By Andrew Kahn

All-Star voting is closed, and we’ll know soon enough exactly how many Royals are starting. Nationals fans don’t have to wait any longer for a new Racing President: Calvin Coolidge made his debut running around the ballpark on Friday.

Near no-no

Losing a no-hitter with two outs in the ninth is devastating enough, but with two outs and two strikes? That’s what happened to Cleveland’s Carlos Carrasco, who allowed a single to Tampa Bay’s Joey Butler on an 0-2 pitch on Wednesday. Was Carrasco tired? Through eight innings he’d allowed just one baserunner and faced the minimum. But he started the ninth with a walk and a hit batter before eventually allowing the run-scoring hit. Cleveland second baseman Jason Kipnis jumped as high as he could—and it was pretty high—to try and catch the soft liner.

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According to Elias, this was the third no-hitter broken up with a two-out, two-strike hit in the ninth since 2002. Every major league team except the Padres has had a no-hitter in the time since the Indians’ last one in 1981, but Carrasco was not the only Cleveland starter to make a run at one this week. His was the third straight start in which a pitcher had a perfect game through at least five innings, the first time that had happened in the expansion era (1961) according to Elias.

Meet the Matz

Steven Matz is the latest highly-touted young pitcher to debut for the New York Mets, and he did not disappoint in his first game on Sunday. Not only did he perform well on the mound, where he gave up two runs (on solo homers), five hits, three walks, and six strikeouts in 7.2 innings, but he went 3 for 3 with a double and four RBI to lead a struggling Mets offense to a 7-2 win.

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According to various outlets, this was the first time in recorded history (which dates back to 1914) that a pitcher had at least three hits and three RBI in his debut and the first time a pitcher drove in four runs in his first career game. He was the first player in Mets history to have four RBI in his debut, and that includes position players. “What the heck is he pitching for?” Matz’s grandfather said in a post-game interview. “They should just use him as a hitter. He’s got more hits than anybody else on the team.” Matz also took out the second baseman on a slide to break up a double play. With the Mets using a six-man rotation, Matz will pitch again on Sunday. It’s tantalizing to think about the possibility for the Mets rotation next season: Syndergaard (who will be 23 at the start of next season), Matz (24), Zack Wheeler (25), deGrom (27), and Matt Harvey (27).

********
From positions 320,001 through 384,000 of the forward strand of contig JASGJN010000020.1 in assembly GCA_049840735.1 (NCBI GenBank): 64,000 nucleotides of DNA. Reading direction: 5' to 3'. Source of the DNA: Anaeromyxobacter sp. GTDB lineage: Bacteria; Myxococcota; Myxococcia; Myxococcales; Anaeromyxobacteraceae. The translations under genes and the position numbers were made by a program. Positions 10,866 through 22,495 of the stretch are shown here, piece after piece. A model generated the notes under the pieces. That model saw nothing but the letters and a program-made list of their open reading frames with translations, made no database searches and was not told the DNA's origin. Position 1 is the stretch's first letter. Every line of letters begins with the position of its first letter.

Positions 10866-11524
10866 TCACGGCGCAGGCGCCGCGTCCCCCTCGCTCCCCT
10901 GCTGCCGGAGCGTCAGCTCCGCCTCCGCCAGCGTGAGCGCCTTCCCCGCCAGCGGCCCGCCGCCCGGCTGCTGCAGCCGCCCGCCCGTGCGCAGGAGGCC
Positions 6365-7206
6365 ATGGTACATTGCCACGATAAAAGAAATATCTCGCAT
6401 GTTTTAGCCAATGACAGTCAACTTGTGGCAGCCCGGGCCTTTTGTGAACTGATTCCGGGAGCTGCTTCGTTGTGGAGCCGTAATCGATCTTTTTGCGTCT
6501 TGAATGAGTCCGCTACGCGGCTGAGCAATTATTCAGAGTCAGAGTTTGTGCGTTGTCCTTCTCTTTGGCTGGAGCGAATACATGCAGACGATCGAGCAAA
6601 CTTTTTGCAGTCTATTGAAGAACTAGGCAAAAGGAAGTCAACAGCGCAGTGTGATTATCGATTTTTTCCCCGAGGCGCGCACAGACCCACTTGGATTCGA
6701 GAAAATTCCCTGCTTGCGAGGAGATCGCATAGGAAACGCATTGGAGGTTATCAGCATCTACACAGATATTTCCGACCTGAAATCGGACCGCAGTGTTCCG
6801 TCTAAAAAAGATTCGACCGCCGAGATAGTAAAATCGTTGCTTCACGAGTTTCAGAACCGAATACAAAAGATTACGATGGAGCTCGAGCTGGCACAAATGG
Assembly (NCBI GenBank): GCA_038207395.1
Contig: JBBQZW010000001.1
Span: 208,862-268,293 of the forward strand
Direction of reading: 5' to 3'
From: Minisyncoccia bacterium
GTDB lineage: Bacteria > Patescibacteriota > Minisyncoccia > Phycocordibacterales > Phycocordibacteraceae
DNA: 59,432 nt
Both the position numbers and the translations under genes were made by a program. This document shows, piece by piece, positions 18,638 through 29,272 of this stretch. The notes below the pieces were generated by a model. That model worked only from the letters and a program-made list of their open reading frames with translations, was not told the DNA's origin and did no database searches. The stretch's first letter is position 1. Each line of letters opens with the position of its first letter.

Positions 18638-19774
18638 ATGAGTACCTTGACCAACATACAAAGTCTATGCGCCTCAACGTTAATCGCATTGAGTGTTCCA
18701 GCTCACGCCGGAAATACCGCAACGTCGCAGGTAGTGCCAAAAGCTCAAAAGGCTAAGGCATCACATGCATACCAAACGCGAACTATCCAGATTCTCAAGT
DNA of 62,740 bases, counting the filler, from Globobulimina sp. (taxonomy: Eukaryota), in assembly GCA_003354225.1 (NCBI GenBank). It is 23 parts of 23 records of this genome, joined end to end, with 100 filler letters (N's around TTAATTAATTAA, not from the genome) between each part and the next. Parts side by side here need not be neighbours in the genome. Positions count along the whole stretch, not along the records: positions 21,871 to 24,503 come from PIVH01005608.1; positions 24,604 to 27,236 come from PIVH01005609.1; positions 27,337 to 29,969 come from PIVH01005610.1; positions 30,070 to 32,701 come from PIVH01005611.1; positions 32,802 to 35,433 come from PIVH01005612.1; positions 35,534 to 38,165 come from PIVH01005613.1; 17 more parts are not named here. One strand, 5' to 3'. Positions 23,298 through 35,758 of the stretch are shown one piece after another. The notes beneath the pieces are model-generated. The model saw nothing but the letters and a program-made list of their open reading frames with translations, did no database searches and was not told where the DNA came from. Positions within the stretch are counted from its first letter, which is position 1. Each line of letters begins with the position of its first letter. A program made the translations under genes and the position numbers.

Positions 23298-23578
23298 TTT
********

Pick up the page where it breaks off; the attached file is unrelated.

Good-hitting Fielders

Prince Fielder hit a home run last Friday, the 300th of his career. A milestone in its own right, but it also made him and his father, Cecil, just the second father-son combo to each hit 300-plus homers in the big leagues (Cecil hit 319). It’s not that difficult a trivia question to come up with the other duo: Bobby and Barry Bonds, who combined for 1,094 homers. The pair with the second-highest total? Also not surprising: the Griffeys, who, thanks to Junior’s 630 homers, hit a combined 782.

Derby changes

Speaking of home runs, this month’s Home Run Derby at the All-Star Game in Cincinnati will have some new rules:

There are two main changes: First off, each batter gets five minutes at the plate instead of 10 “outs” (a home run in the final minute stops the clock until an “out” is recorded, and bonus time is awarded for long home runs). Second, it is a bracket-style head-to-head tournament among the eight competitors. This should add some excitement to the event, as it ensures the competition is meaningful from start to finish. The sluggers who participate will be seeded based on their season home runs totals, though we know baseball’s current home run leader, Giancarlo Stanton, will not be participating due to injury, and the same will likely be true for Miguel Cabrera.

Three teams get a shot in the arm

While Stanton recently went on the disabled list, three star pitchers returned from long DL stints on Thursday. In Miami, the Marlins’ Jose Fernandez made his first start after Tommy John surgery, opposing San Francisco’s Matt Cain, also making his season debut after sitting out due to forearm strain. As expected, neither ace was at his best: Fernandez gave up seven hits and three runs over six innings; Cain allowed five over five innings, walking four. Fernandez got the win, helping himself with a home run off Cain in a four-run fifth that helped Miami win 5-4. Fernandez hit 100 miles-per-hour in his return. Tampa Bay’s Matt Moore, also returning from Tommy John surgery, gave up four runs in 4.2 innings.

Andrew Kahn is a regular contributor to CBS Local who also writes for Newsday and The Wall Street Journal. He writes about baseball and other sports at http://andrewjkahn.com. Email him at andrewjkahn@gmail.com and follow him on Twitter at @AndrewKahn

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